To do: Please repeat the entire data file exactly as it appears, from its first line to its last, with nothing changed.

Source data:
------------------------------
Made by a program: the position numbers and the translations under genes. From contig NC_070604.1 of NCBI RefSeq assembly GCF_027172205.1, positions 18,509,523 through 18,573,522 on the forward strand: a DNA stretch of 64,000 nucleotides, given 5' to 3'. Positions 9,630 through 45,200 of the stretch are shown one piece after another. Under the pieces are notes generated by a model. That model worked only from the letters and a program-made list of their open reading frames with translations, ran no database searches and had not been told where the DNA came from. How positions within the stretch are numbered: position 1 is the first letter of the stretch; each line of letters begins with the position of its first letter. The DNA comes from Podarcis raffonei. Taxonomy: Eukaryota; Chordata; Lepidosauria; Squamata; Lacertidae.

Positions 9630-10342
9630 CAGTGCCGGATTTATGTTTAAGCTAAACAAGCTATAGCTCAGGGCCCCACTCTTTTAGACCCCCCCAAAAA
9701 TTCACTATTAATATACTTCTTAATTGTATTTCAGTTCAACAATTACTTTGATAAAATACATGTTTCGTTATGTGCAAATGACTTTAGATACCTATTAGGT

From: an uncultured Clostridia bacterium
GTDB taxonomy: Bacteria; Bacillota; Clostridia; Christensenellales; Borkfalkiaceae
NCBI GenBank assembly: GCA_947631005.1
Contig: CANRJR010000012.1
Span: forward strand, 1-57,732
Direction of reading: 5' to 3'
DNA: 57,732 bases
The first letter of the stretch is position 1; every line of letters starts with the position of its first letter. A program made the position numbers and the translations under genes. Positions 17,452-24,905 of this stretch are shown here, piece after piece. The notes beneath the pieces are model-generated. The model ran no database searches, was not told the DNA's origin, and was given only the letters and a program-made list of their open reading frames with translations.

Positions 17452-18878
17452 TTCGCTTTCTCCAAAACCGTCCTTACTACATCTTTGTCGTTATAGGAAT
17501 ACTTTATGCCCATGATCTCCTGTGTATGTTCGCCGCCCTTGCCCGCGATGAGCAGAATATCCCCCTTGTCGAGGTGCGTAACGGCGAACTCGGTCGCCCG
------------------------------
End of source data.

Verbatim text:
Made by a program: the position numbers and the translations under genes. From contig NC_070604.1 of NCBI RefSeq assembly GCF_027172205.1, positions 18,509,523 through 18,573,522 on the forward strand: a DNA stretch of 64,000 nucleotides, given 5' to 3'. Positions 9,630 through 45,200 of the stretch are shown one piece after another. Under the pieces are notes generated by a model. That model worked only from the letters and a program-made list of their open reading frames with translations, ran no database searches and had not been told where the DNA came from. How positions within the stretch are numbered: position 1 is the first letter of the stretch; each line of letters begins with the position of its first letter. The DNA comes from Podarcis raffonei. Taxonomy: Eukaryota; Chordata; Lepidosauria; Squamata; Lacertidae.

Positions 9630-10342
9630 CAGTGCCGGATTTATGTTTAAGCTAAACAAGCTATAGCTCAGGGCCCCACTCTTTTAGACCCCCCCAAAAA
9701 TTCACTATTAATATACTTCTTAATTGTATTTCAGTTCAACAATTACTTTGATAAAATACATGTTTCGTTATGTGCAAATGACTTTAGATACCTATTAGGT

From: an uncultured Clostridia bacterium
GTDB taxonomy: Bacteria; Bacillota; Clostridia; Christensenellales; Borkfalkiaceae
NCBI GenBank assembly: GCA_947631005.1
Contig: CANRJR010000012.1
Span: forward strand, 1-57,732
Direction of reading: 5' to 3'
DNA: 57,732 bases
The first letter of the stretch is position 1; every line of letters starts with the position of its first letter. A program made the position numbers and the translations under genes. Positions 17,452-24,905 of this stretch are shown here, piece after piece. The notes beneath the pieces are model-generated. The model ran no database searches, was not told the DNA's origin, and was given only the letters and a program-made list of their open reading frames with translations.

Positions 17452-18878
17452 TTCGCTTTCTCCAAAACCGTCCTTACTACATCTTTGTCGTTATAGGAAT
17501 ACTTTATGCCCATGATCTCCTGTGTATGTTCGCCGCCCTTGCCCGCGATGAGCAGAATATCCCCCTTGTCGAGGTGCGTAACGGCGAACTCGGTCGCCCG